Hillary: Universal Health Care Campaign's Driving Force

Armen Hareyan's picture

Hillary Clinton continued to campaign aggressively for the Democratic nomination hosting a health care event at Oregon Health & Science University's Doernbecher Children's Hospital in Portland, OR. Hillary believes that universal health care is a core Democratic principle. She has been fighting for guaranteed, affordable, high-quality health care for all Americans for almost twenty years, and it is one of the driving forces behind her run for the presidency today. From her time in Arkansas when she improved rural health care to her successful effort to help create the SCHIP Children's Health Insurance program, which now covers six million children, Hillary has the strength and experience to ensure that every man, woman and child in America has quality, affordable health care.

Hillary is the only candidate in the presidential race who has a universal health care plan and she criticized Sen. John McCain for proposing a plan that would put millions of Americans at risk for losing their health insurance.

"I'm in this race is because I believe in universal health care. I've been fighting to cover everyone - no exceptions, no excuses - as long as you've known me. Long before it was popular," said Clinton. "Senator McCain has proposed a radical plan that takes away the incentives for employers to provide insurance. That puts millions at risk of losing coverage. My plan says that if you like your coverage, nothing changes. Senator McCain can't make that pledge. And I commend Elizabeth Edwards for taking on the McCain health care plan and pointing out that it doesn't cover pre-existing conditions like breast cancer."

At the event, Hillary was reunited with 22-year old Jordan Kokich, who met Hillary 14 years ago. Born with a congenital heart defect, Jordan has had many problems with her health. At the time, while Jordan had insurance, the rest of her family did not. As a result of her health challenges, Jordan and her family worked with the community to create a new children's hospital. At age five, Jordan was an active participant in the campaign, called Kids Making Miracles, traveling all over Oregon to raise money for the new hospital. In 1993, when Jordan was seven years old, she underwent a kidney transplant operation with her father donating one of his kidneys. Prior to the operation, she was approached by the Make a Wish Foundation and Jordan made the wish to meet Hillary Clinton because of her work on health care. She finally met Hillary in February 1994.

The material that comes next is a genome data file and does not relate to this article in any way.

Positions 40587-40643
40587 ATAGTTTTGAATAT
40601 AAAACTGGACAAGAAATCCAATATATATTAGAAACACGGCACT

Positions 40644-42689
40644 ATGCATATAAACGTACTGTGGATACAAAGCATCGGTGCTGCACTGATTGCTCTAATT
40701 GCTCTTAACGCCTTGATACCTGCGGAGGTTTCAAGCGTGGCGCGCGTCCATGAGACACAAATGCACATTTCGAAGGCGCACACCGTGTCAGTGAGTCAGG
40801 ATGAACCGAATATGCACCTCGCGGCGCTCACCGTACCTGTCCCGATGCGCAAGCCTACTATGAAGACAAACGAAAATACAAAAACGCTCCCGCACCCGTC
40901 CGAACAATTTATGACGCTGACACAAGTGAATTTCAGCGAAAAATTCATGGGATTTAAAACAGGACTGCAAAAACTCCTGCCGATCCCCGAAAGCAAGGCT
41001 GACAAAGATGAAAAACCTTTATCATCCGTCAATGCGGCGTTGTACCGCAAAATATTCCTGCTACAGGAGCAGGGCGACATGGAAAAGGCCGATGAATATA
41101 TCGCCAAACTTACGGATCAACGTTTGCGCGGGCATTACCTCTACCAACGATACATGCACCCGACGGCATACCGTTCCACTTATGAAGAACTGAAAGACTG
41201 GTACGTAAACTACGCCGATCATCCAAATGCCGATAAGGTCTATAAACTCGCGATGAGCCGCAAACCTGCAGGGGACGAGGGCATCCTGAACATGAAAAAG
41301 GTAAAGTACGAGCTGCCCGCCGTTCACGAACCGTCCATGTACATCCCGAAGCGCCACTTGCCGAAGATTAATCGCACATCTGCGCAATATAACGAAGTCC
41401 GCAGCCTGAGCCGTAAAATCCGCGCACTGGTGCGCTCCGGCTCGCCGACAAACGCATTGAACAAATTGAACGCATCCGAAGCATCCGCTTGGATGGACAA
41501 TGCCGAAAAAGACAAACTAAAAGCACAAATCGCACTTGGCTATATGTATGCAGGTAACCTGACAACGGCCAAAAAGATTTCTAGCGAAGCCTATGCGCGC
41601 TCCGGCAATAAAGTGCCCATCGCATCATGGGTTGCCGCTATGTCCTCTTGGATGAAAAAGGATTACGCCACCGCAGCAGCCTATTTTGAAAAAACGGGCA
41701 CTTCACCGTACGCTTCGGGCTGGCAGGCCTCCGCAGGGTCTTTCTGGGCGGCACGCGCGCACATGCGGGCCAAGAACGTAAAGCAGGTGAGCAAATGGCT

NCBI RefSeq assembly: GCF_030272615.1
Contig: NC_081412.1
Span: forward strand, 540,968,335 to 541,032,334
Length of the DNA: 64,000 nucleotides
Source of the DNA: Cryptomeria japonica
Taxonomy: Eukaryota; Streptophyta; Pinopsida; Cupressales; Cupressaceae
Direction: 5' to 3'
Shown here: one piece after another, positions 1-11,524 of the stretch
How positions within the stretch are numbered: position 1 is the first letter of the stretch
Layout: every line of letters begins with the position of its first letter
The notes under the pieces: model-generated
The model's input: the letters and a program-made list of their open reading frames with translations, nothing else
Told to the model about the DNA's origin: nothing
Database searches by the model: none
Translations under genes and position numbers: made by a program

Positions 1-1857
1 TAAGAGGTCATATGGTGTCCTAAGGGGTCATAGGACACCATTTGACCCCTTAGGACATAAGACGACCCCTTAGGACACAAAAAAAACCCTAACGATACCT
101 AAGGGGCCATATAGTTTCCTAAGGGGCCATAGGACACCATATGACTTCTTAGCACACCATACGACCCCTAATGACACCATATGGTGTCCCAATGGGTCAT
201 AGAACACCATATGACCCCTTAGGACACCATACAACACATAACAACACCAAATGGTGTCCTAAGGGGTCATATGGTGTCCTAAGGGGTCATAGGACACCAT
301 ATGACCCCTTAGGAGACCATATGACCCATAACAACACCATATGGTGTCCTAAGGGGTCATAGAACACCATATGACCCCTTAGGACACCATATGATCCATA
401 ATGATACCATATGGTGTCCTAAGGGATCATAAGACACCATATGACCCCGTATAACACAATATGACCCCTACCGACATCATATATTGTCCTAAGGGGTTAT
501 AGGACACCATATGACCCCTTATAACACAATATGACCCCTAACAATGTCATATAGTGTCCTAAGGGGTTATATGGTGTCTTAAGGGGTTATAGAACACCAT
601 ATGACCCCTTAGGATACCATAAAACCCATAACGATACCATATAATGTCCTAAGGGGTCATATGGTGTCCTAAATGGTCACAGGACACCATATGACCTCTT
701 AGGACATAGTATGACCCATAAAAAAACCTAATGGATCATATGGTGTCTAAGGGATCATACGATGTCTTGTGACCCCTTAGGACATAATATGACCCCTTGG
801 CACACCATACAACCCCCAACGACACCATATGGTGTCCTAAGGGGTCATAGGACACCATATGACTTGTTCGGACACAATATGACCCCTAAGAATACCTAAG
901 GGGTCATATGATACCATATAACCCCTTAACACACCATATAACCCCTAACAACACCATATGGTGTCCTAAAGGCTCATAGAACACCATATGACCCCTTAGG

Additional participants at the event in Portland included Bridget Sheffler, a mother of two. While Bridget's husband is insured by his employer, Bridget and her children do not have coverage. Hillary was also joined by Jeannie Roberts, a single mom whose children have insurance through their father's employer, but also have significant disabilities that may eventually exceed the insurance coverage.

Hillary's plan will provide health care to all Americans, including the over half million adults and 114,000 children in Oregon, who do not have health insurance. Senator Obama's plan would leave out 220,000 Oregonians and 15 million people across the nation. The result of which would be an increase in health care costs since only a universal health care plan will maximize cost reductions. In addition, under Senator Obama's plan many Americans will continue to rely upon hospitals and other emergency care providers when they have health care needs.

Hillary Clinton has proposed the American Health Choices Plan, a plan to provide health care to every Oregonian and every American. Under Hillary's plan, those who like the health care plan they have, will be able to keep it. Those who do not have coverage and the millions more who are unsatisfied with the coverage they have will be able to choose from dozens of the same plans available to members of Congress or opt into a public plan option like Medicare. Individuals will receive tax credits to help pay their premiums, which will be capped at a reasonable proportion of one's income.

Also, insurance companies would no longer be able to deny coverage, drop someone, or jack up the premium because of a pre-existing condition or other risk factor. Insurers will have to offer and renew coverage to anyone who applies and pays their premium. And they will have to compete for business based on quality and price rather than the number of people for whom they can deny care. Insurance will also be portable: families will have the security of knowing that if they become ill or lose their jobs, they won't lose their coverage.

Hillary's plan will also provide tax credits to small businesses, which are the engine of job growth in the U.S. economy but have a harder time paying for health care. Her plan will provide a tax credit to small businesses that provide health care to their workers to help defray their coverage costs. This will make small businesses more competitive and help create good jobs with health benefits that will stay here in the U.S.

Hillary also has a long record of working with Oregon to improve the quality of and access to health care. In 1993, Hillary worked with then Congressman Wyden to help Oregon enact the "Oregon Health Plan," which included expanding Medicaid to the working poor. Hillary admired the thoughtful and innovative approach taken by the state and advocated for the plan, helping to deliver the federal waiver required for Oregon to move forward. As President, Hillary will build on that experience and her deep understanding of the important role states like Oregon can play in leading the way.